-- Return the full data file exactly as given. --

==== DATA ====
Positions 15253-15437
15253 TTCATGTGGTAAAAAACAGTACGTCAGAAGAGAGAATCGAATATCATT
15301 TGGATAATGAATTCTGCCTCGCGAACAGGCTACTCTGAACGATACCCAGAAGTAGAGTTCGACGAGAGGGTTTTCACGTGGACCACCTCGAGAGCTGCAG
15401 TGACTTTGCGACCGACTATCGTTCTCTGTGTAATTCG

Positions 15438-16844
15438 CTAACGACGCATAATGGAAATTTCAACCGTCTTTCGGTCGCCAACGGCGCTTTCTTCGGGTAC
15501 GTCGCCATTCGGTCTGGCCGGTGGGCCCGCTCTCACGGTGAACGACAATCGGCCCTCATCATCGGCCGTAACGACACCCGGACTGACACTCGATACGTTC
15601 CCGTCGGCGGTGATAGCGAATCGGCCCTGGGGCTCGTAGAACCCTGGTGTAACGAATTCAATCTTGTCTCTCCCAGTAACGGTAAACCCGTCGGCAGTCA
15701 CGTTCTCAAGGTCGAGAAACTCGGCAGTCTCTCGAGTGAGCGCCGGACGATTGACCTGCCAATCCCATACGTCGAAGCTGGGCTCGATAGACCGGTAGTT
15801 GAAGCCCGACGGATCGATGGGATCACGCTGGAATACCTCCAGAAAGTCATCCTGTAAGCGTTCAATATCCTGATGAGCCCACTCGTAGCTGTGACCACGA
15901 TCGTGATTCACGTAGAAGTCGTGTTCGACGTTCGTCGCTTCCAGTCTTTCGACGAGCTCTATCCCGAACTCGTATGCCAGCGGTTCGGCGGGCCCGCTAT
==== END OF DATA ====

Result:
Positions 15253-15437
15253 TTCATGTGGTAAAAAACAGTACGTCAGAAGAGAGAATCGAATATCATT
15301 TGGATAATGAATTCTGCCTCGCGAACAGGCTACTCTGAACGATACCCAGAAGTAGAGTTCGACGAGAGGGTTTTCACGTGGACCACCTCGAGAGCTGCAG
15401 TGACTTTGCGACCGACTATCGTTCTCTGTGTAATTCG

Positions 15438-16844
15438 CTAACGACGCATAATGGAAATTTCAACCGTCTTTCGGTCGCCAACGGCGCTTTCTTCGGGTAC
15501 GTCGCCATTCGGTCTGGCCGGTGGGCCCGCTCTCACGGTGAACGACAATCGGCCCTCATCATCGGCCGTAACGACACCCGGACTGACACTCGATACGTTC
15601 CCGTCGGCGGTGATAGCGAATCGGCCCTGGGGCTCGTAGAACCCTGGTGTAACGAATTCAATCTTGTCTCTCCCAGTAACGGTAAACCCGTCGGCAGTCA
15701 CGTTCTCAAGGTCGAGAAACTCGGCAGTCTCTCGAGTGAGCGCCGGACGATTGACCTGCCAATCCCATACGTCGAAGCTGGGCTCGATAGACCGGTAGTT
15801 GAAGCCCGACGGATCGATGGGATCACGCTGGAATACCTCCAGAAAGTCATCCTGTAAGCGTTCAATATCCTGATGAGCCCACTCGTAGCTGTGACCACGA
15901 TCGTGATTCACGTAGAAGTCGTGTTCGACGTTCGTCGCTTCCAGTCTTTCGACGAGCTCTATCCCGAACTCGTATGCCAGCGGTTCGGCGGGCCCGCTAT